Redeye by Michael Shean
Redeye by Michael Shean (Curiosity Quills Press, 2013) Wonderland Cycle 2 is Bobbi January’s story set some two years after the fight at the Genefex Corporation left her frightened for herself and desperately sad at the loss of Agent Thomas Cooley Walken of the American Industrial Security Bureau. She’s taken over the running of The Temple after Anton Stadil’s death and has kept a low profile. Now she shaken out of her quiet retreat by a message from a changed ex-colleague of Tom’s from the Bureau days. Then she was Arnold Kelley. Now he’s Freida Kelley. That’s the future of gender for you.
At this point, I need to give you the headline overview. We’re now more explicitly into the science fiction mode with some levels of uncertainty as to who everyone is and precisely what target(s) they should be aiming for. But none of these elements are sufficient, individually or collectively, to be classified as a mystery. In terms of narrative structure and style, therefore, we’ve rather left the first two books behind. We’re now recognizing that there’s an alien invasion underway and watching our key characters take the fight to the aliens. That said, it’s difficult to define sides in this conflict. Because the form of the invasion is transplanting alien personalities into human bodies, not all the transplants take. This has created a kind of fifth column with some “personality hybrids” supporting humanity’s cause. The problem for both sides is detecting when a transplant is failing and the extent to which the original human personality may be able to reassert control. Taking a step back, this is a very well-conceived plot, nicely picking up from the first in the series and taking us through to a delicate point of balance at the end.
The major problem with the first section of this book is the character of Bobbi. I don’t mind people living in a state of fear for some of the time. That’s an inevitable part of life. And given what’s she’s been through, it’s completely understandable she should feel so insecure. But, after a while, I found her heightened anxiety state rather tiresome. Again making allowances, she’s balanced herself in a difficult position. Like everyone else, she has legitimate curiosity and would like a better understanding of what’s going on. But she’s only too aware how fragile her position is. So she’s isolated herself. This is moderately responsible of her. If she’s going down in flames, she’d rather not see others going down with her. But with the loneliness comes a natural amplification of the anxiety and paranoia. She lacks objectivity because she denies herself the chance to talk with anyone else. So the arrival of Freida should share the burden and ease the fear. But that doesn’t happen. In part this is because Freida seems to have a reckless streak and engages in some highly dangerous activities without first checking with Bobbi. But once you’ve introduced yourself to paranoia, it tends to stay your friend. Trusting this person is a stretch. That’s why the steady presence behind the security of The Temple, is a better person to trust. She’s known Marcus Scalli for ten years. And lurking just out of sight (although somewhat unnervingly in earshot) is Cagliostro whose agenda is a complete unknown but his identity, later revealed, is interesting.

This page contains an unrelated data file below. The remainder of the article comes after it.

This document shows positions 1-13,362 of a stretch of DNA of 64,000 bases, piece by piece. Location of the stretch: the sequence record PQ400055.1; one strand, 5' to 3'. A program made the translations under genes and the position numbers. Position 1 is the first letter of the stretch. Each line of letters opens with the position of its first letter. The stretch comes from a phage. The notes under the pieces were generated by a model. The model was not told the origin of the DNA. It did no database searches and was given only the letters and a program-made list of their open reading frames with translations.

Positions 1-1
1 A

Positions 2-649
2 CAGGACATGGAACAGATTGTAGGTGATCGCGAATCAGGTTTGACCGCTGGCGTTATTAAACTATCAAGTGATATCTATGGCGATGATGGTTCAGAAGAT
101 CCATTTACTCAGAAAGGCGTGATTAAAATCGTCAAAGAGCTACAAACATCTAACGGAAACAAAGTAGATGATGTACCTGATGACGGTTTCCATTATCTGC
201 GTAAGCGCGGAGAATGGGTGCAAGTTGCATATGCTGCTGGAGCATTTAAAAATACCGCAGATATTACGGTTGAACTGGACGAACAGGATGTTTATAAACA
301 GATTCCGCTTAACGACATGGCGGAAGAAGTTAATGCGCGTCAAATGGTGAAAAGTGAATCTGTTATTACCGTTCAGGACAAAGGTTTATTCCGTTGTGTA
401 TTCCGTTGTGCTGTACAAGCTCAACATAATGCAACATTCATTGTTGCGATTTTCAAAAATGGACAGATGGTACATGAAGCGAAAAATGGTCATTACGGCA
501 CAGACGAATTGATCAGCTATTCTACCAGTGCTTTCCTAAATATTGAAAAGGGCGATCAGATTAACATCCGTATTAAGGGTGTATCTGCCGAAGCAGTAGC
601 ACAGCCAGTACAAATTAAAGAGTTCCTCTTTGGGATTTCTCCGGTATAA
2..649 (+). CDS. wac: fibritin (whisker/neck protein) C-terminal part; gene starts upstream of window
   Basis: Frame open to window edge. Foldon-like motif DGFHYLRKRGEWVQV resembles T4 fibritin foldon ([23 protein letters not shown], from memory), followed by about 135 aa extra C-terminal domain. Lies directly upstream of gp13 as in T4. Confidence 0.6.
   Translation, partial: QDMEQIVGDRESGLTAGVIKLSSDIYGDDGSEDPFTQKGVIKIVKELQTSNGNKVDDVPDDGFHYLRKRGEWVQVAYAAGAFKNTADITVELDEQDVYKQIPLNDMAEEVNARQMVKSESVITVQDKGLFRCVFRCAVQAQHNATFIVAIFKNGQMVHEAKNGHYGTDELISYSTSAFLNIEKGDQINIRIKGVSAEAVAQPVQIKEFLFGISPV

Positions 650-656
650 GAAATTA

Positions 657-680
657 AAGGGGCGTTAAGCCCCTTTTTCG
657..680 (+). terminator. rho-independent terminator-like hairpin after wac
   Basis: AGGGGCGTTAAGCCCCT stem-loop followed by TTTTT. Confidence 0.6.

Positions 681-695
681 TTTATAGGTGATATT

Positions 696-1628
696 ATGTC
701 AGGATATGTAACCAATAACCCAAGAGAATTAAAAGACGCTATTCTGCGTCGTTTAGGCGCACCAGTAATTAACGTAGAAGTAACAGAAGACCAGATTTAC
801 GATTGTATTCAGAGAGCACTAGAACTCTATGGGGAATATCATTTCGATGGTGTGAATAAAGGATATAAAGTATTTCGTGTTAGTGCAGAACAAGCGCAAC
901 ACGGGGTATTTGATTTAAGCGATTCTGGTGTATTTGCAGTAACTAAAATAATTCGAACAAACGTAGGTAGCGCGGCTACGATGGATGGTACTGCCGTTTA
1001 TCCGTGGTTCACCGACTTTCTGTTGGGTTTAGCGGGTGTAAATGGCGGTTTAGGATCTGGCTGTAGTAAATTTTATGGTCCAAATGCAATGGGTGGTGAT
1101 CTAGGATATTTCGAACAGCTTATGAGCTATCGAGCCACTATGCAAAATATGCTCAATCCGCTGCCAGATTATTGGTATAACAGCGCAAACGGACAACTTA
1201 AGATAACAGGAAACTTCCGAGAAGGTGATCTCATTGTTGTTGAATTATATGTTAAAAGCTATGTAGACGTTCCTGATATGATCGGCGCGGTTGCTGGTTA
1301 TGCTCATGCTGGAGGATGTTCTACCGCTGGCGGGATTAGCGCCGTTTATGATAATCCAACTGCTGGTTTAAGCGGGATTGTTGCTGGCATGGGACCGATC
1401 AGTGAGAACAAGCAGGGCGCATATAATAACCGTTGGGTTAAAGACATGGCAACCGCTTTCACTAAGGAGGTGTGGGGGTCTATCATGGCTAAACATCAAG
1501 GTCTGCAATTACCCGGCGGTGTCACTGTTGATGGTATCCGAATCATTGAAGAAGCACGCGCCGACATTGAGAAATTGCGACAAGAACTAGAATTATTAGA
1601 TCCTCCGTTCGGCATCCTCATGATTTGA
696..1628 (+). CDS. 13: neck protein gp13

The first big set piece inside Data Nexus 231 is a bit of a cliché with the Wonderland mods, slowish-moving ghouls to contend with. It improves significantly from the entry into Tenleytown until they meet up with the titular Redeye who proves to be the saviour of the book producing a better balance as Bobbi gains in confidence and Redeye proves a powerful catalyst to directing the attack in what looks to be the right direction. As we go along, some of the additional historical background, particularly of the Eurowar, is quite interesting, and we get snatches of memory from the Yathi. When you put the whole thing together, it actually produces an alternate history for Earth starting in pre-Revolution France with influence slowly moving around Europe until the final beachhead is established in the US. But this is less impressive than the first two books set in this version of Earth which were both packed with a wealth of political and economic background information.
Put all this together and there’s a general lack of spark. The first two books had spiky prose and a lot of inventiveness. This is a professional job, but it spins the story out too far. It ticks the right boxes and the story moves along, but it would be better if it lost at least fifty pages. This is a shame. I had hoped Michael Shean would develop into a really interesting author for the longer term. On the evidence of Redeye, I’m less sure he’s going to convert his early promise into reliable and consistent performances. Hopefully the next book will get us back on track.
A copy of this book was sent to me for review.